Promising new treatment joins the war on superbugs

December 1, 2015 by Kate Bourne, University of Adelaide

The fight against superbugs has been bolstered thanks to a promising new therapy discovered by University of Adelaide researchers.

Katharina Richter, a PhD student from the University's Discipline of Surgery, and the Ear Nose and Throat (ENT) Surgery Department at The Queen Elizabeth Hospital (TQEH) have developed a treatment which can be applied at the site of an infection, releasing compounds that are expected to destroy .

"Many people have experience with antibiotics being ineffective at alleviating the symptoms of an infection, and antibiotic-resistant bacteria are becoming increasingly concerning," says Ms Richter, who is based at the Basil Hetzel Institute for Translational Health Research and is working alongside leading University of Adelaide ENT surgeon, Professor Peter-John Wormald.

"Severe and present as a cluster of bacterial cells covered in a slimy matrix (biofilms). Biofilms act like an armour and protect the bacteria from the immune system and medications – the thicker the biofilm, the less likely antibiotics will work.

"Due to the spread of antibiotic resistance, millions of people suffer and die from devastating and recurring biofilm infections, like endocarditis, chronic wounds, cystic fibrosis or osteomyelitis," she says.

Ms Richter says her new treatment captures the food source required for bacteria to survive and grow.

"I've identified pathways which are essential for bacterial growth and survival," says Ms Richter.

"From this finding, I've discovered how to attack biofilms with two compounds that are not based on antibiotics. The first compound depletes nutrients from bacteria, leaving the cells vulnerable, while the second kills the bacteria.

"And, because this treatment works differently to antibiotics, we haven't faced any resistant bacteria yet," she says.

Ms Richter's research is specifically looking at how to combat chronic sinus infections, which are highly prevalent and affect people of all ages.

"One in six Australians suffers from a chronic infection of the sinuses and the primary goal of my PhD research is to improve medical therapies for the treatment of severe and recurring sinus infections," says Ms Richter.

"My results have been very promising and show that this combination therapy is an efficient and safe way to kill bacterial biofilms. And based on my research, TQEH ENT Surgery Department will commence the first human trial next year.

"The trial will combine the two compounds in a drug-delivery device to aid wound healing and combat disease causing bacteria.

"A successful clinical trial will hopefully lead us to further refine the treatment so it can eventually be used to treat people suffering from a broad range of chronic infections," she says.

Explore further: Drug-resistant bacteria carried by nursing home patients focus of study

Related Stories

Drug-resistant bacteria carried by nursing home patients focus of study

November 30, 2015
A Rhode Island Hospital and The Miriam Hospital study found that a small percentage of nursing home patients carrying multi drug-resistant bacteria are admitted to hospitals without showing symptoms caused by the bacteria. ...

Scientists opens black box on bacterial growth in cystic fibrosis lung infection

October 18, 2014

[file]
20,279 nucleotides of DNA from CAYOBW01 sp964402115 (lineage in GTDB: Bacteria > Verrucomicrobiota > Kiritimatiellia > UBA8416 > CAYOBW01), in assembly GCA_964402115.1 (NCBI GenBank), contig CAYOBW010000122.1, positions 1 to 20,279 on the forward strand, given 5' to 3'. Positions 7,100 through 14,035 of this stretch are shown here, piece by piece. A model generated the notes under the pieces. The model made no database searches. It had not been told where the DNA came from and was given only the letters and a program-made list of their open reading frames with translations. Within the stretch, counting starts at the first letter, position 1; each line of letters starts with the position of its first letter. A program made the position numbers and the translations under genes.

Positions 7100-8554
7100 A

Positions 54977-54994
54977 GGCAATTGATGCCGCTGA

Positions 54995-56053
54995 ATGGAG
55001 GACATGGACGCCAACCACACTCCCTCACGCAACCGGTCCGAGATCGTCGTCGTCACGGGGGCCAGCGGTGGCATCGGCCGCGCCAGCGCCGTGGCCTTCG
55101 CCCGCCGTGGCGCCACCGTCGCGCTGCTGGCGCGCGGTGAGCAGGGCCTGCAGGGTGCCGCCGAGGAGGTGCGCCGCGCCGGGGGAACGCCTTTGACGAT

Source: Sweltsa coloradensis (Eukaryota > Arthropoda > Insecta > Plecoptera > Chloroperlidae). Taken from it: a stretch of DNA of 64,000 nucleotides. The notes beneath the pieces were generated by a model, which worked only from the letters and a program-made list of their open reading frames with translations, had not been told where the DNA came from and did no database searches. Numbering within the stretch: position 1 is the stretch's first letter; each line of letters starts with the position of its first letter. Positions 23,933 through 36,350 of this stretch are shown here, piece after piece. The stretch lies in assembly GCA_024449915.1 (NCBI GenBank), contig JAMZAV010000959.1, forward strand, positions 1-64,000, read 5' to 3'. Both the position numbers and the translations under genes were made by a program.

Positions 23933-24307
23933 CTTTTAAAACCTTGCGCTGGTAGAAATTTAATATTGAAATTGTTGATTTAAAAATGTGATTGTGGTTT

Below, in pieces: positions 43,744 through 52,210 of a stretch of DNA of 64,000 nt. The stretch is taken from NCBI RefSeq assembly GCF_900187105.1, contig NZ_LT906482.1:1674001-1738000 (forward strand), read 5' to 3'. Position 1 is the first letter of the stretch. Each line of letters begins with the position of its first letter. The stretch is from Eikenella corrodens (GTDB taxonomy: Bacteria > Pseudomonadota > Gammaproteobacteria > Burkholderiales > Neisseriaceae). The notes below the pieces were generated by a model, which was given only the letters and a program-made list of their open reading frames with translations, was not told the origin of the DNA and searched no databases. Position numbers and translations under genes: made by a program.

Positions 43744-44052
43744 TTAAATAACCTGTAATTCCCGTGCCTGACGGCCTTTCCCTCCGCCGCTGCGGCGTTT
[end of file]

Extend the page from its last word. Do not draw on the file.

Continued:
Researchers from the University of Copenhagen have shown for the first time how bacteria can grow directly in the lungs of Cystic fibrosis patients, giving them the opportunity to get tremendous insights into bacteria behavior ...

Bacteria shown to suppress their antibiotic-resistant cousins

May 12, 2015
Researchers studying a dangerous type of bacteria have discovered that the bacteria have the ability to block both their own growth and the growth of their antibiotic-resistant mutants. The discovery might lead to better ...

Recommended for you

Deadly Rift Valley fever: New insight, and hope for the future

July 19, 2018
Health control measures alone could be ineffective in the long term fight against the deadly Rift Valley fever which affects both humans and animals, a new study in the journal PNAS reports.

New guidelines to diagnose, manage rare endocrine disorders

July 19, 2018
International guidelines have been published for the first time to help doctors around the globe diagnose and manage patients with a very rare set of endocrine diseases known as pseudohypoparathyroidism and its related disorders, ...

Overuse of antibiotics not what the doctor ordered

July 19, 2018
With increased use of antibiotics worldwide linked to growing antibiotic resistance, a world-first study co-authored by a QUT researcher has highlighted the growing impact of non-prescription supply of antibiotics in community ...

Alcohol-related cirrhosis deaths skyrocket in young adults

July 18, 2018
Deaths from cirrhosis rose in all but one state between 1999-2016, with increases seen most often among young adults, a new study shows.

Hidden blood in feces may signal deadly conditions

July 17, 2018
(HealthDay)—Even if it's not visible to the naked eye, blood in the stool can be serious—a sign of a potentially fatal disease other than colon cancer, new research suggests.

Childhood abuse linked to greater risk of endometriosis, study finds

July 17, 2018
Endometriosis, a painful condition that affects one in 10 reproductive-age women in the U.S., has been linked to childhood physical and sexual abuse, according to findings published today in the journal Human Reproduction.

0 comments

Please sign in to add a comment. Registration is free, and takes less than a minute. Read more

Click here to reset your password.
Sign in to get notified via email when new comments are made.